1. MIMO Multiplexing

In this MIMO mode, we split this sentence into 4 parts, and transmit each part on a separate transmit antenna. Those 4 parts are received by 4 receiving antennas and parsed back to its original form. Since each antenna transmits ¼ of the original content, the transmission is completed in 0.25 seconds instead of 1 second. Thus, the transmission rate increased 4 times, while the signal coverage is the same. Technically, due to multipath, each receive antenna may get slightly different signal, and the best of the 4 is selected as receive signal. This is only a slight improvement over the basic SISO setup, which lets us drive about 100 meters into Boulder Canyon before the signal is lost.

Summary: 4 TX, 4Rx antennas, a quick brown fox is 4 times faster, runs 100 meters into Boulder Canyon.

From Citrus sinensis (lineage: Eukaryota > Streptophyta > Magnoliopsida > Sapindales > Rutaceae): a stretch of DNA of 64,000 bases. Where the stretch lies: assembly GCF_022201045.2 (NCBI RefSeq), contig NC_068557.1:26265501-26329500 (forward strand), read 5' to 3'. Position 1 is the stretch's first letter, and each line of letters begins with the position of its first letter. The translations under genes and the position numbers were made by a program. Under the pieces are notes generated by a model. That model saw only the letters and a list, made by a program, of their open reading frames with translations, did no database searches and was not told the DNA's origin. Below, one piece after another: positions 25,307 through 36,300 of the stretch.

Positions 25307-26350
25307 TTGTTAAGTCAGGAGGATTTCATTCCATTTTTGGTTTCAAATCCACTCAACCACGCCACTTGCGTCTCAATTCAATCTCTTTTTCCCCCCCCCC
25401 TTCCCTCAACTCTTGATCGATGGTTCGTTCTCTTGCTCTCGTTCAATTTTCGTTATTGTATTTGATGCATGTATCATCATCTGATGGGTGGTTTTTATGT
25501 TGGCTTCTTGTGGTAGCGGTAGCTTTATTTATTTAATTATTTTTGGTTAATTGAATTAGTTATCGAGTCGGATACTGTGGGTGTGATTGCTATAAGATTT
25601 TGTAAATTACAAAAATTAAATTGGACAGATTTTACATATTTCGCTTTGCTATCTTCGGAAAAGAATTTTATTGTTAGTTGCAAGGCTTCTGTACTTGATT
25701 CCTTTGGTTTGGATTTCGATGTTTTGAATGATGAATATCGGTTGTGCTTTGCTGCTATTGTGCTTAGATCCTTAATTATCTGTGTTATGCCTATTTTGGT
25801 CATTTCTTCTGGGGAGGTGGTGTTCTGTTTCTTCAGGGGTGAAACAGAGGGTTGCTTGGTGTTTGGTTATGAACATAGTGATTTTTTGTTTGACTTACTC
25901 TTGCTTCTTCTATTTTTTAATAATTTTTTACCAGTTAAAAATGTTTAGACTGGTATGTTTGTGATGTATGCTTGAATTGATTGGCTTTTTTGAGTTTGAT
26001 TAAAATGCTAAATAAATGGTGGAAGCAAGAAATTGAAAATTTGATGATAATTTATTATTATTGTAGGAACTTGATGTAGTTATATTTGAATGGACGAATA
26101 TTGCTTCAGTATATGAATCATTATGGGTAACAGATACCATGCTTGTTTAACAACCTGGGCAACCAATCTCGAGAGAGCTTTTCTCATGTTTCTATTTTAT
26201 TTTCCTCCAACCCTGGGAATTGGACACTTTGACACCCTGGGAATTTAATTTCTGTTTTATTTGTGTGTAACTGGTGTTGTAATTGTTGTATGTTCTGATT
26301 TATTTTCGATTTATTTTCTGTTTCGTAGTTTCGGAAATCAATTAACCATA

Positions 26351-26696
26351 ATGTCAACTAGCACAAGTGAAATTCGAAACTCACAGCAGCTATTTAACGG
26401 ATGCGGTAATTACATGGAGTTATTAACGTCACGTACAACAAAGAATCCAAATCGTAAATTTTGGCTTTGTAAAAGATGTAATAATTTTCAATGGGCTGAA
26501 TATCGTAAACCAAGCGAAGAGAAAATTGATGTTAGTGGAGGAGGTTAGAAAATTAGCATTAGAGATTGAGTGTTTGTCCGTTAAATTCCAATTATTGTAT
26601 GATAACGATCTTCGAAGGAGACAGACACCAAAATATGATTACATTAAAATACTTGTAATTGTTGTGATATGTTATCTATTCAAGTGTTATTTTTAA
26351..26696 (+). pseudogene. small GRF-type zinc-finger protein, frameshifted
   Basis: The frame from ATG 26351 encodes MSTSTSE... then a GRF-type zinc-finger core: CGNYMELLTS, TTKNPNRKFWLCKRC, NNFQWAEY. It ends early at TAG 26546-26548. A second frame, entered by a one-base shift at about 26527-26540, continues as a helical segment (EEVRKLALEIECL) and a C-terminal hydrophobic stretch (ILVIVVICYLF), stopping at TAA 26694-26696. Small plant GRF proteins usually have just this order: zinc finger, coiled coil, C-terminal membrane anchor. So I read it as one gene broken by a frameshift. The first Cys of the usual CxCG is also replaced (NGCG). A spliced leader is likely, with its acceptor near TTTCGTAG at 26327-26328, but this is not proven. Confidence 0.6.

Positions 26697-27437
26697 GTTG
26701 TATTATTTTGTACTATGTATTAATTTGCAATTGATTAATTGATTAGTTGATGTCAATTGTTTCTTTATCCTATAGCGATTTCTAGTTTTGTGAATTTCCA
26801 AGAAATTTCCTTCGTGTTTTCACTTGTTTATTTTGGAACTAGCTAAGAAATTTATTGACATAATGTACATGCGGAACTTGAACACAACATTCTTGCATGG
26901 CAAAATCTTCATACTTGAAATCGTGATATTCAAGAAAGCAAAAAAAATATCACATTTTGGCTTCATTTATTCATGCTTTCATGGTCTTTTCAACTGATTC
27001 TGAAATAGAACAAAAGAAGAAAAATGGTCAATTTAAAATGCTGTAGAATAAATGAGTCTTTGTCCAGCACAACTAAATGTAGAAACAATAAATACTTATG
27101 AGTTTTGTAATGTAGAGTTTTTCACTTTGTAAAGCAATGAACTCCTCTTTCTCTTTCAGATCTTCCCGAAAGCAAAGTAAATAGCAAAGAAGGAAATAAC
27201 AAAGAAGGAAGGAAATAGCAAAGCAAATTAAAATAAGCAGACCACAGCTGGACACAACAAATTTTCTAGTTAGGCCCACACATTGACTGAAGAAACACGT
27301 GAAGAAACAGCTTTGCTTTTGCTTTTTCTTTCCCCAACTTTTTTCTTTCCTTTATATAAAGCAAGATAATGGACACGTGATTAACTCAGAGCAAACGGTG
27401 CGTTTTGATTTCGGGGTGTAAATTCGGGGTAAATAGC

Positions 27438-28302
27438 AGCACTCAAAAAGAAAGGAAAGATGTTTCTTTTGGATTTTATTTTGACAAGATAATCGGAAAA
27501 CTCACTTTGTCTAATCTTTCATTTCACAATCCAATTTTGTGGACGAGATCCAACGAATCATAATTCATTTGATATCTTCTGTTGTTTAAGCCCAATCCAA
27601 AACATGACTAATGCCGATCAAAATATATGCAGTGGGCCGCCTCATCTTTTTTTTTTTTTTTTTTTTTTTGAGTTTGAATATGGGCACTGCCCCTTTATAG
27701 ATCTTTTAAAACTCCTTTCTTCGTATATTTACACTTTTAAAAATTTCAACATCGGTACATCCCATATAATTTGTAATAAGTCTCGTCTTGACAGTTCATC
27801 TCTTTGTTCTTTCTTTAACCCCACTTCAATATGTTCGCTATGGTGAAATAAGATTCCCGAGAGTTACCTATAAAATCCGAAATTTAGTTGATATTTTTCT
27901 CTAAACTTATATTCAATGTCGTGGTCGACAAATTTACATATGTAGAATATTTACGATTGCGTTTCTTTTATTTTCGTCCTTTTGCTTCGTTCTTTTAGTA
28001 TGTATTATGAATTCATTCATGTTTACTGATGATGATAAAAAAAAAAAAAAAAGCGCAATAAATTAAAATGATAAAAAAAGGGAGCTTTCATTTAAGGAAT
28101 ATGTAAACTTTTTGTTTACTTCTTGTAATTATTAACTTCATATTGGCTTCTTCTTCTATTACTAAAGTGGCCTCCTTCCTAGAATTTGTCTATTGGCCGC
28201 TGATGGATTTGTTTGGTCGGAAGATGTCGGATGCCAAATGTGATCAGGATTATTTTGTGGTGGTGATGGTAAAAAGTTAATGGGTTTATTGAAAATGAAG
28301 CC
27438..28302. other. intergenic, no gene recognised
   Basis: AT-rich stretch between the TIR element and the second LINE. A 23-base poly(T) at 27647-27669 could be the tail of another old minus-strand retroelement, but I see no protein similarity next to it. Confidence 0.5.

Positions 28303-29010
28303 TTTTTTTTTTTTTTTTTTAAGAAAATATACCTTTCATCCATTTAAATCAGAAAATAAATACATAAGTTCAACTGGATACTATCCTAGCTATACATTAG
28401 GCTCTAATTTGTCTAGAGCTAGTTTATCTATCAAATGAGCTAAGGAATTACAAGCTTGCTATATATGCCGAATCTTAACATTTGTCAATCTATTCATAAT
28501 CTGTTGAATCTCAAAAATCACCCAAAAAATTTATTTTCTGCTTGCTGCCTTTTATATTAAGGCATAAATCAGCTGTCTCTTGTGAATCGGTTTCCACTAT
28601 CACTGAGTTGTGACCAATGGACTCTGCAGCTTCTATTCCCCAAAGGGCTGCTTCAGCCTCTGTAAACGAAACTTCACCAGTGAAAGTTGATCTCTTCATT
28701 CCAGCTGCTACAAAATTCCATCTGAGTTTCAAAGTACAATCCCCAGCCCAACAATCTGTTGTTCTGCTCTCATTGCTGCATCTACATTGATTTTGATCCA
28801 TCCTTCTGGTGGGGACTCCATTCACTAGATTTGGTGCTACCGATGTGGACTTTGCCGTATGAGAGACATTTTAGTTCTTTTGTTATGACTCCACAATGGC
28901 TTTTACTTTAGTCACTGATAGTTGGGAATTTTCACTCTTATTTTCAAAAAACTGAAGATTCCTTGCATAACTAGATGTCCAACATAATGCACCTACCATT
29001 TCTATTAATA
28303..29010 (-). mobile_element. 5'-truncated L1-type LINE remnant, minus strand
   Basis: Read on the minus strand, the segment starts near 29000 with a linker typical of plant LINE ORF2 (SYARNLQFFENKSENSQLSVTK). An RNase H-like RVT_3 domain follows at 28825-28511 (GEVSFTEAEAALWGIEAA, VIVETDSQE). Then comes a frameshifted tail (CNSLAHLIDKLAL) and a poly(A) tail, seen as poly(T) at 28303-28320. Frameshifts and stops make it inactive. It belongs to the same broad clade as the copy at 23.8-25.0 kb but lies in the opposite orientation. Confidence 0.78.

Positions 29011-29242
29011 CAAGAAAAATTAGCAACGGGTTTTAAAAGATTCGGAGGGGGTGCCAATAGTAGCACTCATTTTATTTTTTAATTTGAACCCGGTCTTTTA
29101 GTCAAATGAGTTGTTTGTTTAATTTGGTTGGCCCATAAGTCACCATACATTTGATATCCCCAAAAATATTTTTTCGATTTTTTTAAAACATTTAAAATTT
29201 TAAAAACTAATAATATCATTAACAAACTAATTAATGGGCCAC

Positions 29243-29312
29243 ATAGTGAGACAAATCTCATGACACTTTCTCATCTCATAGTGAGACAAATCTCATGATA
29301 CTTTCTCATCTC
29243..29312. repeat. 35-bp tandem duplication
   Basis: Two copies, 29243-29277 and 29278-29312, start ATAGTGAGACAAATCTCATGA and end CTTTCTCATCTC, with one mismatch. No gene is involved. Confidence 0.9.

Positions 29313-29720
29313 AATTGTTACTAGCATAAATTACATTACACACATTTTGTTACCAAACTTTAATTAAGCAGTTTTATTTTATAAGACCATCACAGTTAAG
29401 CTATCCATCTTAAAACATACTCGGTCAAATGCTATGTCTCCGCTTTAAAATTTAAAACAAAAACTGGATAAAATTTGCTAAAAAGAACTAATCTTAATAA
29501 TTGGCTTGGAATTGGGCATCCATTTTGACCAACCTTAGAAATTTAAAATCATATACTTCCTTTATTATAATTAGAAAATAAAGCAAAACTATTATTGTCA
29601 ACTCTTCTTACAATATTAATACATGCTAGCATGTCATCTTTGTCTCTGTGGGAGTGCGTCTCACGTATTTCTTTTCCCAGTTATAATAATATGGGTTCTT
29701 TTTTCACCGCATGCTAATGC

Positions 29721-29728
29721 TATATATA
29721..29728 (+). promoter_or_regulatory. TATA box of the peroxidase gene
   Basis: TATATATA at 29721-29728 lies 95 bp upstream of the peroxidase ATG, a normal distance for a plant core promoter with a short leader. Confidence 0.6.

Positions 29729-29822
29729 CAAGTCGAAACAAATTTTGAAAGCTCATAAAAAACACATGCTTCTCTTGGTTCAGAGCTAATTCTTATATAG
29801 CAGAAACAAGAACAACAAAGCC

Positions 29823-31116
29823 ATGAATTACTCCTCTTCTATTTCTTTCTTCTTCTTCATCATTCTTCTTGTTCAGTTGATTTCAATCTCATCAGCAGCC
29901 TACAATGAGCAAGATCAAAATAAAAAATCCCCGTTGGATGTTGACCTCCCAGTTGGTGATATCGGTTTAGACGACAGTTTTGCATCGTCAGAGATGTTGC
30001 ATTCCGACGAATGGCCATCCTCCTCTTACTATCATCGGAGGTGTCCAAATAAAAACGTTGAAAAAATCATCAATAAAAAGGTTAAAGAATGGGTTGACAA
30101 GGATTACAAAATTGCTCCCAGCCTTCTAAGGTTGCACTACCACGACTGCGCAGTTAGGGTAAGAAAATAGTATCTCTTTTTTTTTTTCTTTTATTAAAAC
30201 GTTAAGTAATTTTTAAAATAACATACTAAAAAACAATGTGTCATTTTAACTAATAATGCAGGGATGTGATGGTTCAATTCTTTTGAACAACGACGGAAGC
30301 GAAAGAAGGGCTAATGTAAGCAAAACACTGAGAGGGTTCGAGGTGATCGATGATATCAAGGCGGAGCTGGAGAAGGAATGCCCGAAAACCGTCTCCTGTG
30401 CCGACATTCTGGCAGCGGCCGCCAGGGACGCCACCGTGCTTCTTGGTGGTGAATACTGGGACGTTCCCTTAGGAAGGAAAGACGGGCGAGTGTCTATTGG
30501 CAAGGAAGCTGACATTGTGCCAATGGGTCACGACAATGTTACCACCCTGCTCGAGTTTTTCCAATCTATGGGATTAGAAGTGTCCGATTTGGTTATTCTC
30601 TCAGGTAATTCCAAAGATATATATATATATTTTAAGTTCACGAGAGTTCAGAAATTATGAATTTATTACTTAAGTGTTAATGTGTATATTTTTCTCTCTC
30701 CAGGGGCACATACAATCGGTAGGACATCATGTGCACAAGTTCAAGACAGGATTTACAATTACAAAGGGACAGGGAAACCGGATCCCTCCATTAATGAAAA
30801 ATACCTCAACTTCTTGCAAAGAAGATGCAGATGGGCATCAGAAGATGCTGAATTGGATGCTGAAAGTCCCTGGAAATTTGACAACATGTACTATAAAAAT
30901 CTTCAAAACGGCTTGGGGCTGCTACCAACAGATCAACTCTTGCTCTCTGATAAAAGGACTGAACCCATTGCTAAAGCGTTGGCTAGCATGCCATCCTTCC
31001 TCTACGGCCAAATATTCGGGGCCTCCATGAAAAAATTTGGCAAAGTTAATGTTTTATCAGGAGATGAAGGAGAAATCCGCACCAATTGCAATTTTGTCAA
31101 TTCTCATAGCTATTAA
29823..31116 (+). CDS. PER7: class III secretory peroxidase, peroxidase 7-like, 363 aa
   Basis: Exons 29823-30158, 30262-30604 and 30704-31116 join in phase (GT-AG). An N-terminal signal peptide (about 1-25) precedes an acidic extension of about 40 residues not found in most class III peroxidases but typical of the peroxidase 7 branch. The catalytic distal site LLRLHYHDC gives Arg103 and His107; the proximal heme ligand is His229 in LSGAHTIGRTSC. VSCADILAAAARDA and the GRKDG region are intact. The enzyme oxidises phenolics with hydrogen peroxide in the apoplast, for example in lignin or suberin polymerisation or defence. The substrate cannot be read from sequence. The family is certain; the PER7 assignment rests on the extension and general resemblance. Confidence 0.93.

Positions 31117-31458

2. MIMO Diversity

In this MIMO mode, each antenna is transmitting the whole sentence. There is no improvement in transmission rate. At the other end, the 4 receive antennas sum the signal up. The resulting signal is higher than what was received at each antenna. As a result, we can hear the sentence even as we drive deeper into Boulder Canyon. The actual net coverage increase is 10*log(4) = 6 dB. This allows us to drive deep into Boulder Canyon before the signal is dropped. Note that we used the number 4 in the equation because there are 4 receive antennas. We would use the same number even if we had only one transmit antenna.

Summary: 4TX, 4RX antennas, a quick brown fox runs one kilometer into Boulder Canyon.

3. Beamforming